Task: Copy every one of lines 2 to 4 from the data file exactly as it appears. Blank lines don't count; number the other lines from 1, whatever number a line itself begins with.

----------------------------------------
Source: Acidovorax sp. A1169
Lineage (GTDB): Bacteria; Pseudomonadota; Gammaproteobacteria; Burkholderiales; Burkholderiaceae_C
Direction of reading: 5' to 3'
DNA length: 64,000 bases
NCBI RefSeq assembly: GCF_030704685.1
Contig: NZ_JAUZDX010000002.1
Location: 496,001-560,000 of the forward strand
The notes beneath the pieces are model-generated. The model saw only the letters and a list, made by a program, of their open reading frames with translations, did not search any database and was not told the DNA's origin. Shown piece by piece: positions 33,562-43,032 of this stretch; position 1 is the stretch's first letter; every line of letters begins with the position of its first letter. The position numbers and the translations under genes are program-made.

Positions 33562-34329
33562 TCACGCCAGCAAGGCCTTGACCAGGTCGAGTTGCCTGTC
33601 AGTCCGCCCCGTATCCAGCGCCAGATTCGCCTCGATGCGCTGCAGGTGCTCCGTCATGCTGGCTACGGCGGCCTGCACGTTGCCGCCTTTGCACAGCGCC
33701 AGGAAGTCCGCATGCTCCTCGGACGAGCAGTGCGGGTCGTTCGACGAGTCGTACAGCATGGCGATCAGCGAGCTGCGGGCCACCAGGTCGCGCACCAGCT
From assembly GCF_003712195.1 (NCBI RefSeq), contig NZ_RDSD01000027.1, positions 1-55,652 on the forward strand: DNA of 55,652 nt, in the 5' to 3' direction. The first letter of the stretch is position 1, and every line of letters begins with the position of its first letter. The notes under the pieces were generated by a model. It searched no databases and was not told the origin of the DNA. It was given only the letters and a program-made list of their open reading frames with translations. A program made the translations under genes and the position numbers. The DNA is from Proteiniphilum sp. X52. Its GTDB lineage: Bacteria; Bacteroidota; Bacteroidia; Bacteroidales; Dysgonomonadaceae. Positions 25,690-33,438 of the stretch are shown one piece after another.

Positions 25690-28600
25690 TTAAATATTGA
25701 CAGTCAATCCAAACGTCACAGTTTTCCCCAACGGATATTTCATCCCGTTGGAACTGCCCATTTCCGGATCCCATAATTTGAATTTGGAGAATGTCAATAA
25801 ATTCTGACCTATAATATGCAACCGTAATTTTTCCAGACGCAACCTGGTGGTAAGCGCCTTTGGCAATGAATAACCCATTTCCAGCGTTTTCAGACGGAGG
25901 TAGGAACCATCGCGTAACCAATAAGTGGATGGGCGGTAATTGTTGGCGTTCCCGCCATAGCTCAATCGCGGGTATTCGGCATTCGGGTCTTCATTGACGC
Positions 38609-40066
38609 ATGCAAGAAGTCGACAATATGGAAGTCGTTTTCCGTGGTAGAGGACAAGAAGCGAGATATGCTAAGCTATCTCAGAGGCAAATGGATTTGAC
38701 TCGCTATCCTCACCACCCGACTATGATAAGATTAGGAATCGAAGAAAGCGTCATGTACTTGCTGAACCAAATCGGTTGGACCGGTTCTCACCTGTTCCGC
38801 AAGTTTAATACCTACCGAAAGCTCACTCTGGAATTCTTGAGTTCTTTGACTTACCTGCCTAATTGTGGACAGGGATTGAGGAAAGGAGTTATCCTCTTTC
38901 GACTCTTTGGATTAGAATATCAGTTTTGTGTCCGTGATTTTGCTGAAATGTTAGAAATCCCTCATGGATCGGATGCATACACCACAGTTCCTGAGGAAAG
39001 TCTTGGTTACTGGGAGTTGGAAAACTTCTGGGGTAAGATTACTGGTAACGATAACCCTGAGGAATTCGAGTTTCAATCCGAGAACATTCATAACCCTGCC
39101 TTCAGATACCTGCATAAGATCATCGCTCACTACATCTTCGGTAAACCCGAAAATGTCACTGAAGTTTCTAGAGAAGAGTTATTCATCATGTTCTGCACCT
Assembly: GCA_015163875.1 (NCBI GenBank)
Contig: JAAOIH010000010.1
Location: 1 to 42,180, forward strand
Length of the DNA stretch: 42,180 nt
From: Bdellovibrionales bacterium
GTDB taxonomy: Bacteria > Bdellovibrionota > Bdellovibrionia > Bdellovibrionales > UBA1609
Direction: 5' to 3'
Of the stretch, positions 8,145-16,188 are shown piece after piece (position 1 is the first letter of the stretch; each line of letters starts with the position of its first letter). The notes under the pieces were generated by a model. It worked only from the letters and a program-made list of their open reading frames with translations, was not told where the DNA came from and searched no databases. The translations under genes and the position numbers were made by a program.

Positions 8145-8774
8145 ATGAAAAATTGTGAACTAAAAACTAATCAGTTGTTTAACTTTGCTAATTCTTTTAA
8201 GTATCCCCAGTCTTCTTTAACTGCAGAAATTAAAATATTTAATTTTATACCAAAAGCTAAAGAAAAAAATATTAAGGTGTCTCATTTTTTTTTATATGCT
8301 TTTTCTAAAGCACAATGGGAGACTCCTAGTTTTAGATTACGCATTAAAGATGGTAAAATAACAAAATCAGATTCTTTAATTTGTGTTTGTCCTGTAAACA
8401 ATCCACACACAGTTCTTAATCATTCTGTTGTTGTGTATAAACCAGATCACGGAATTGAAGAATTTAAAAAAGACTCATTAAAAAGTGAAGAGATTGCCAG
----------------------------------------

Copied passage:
Lineage (GTDB): Bacteria; Pseudomonadota; Gammaproteobacteria; Burkholderiales; Burkholderiaceae_C
Direction of reading: 5' to 3'
DNA length: 64,000 bases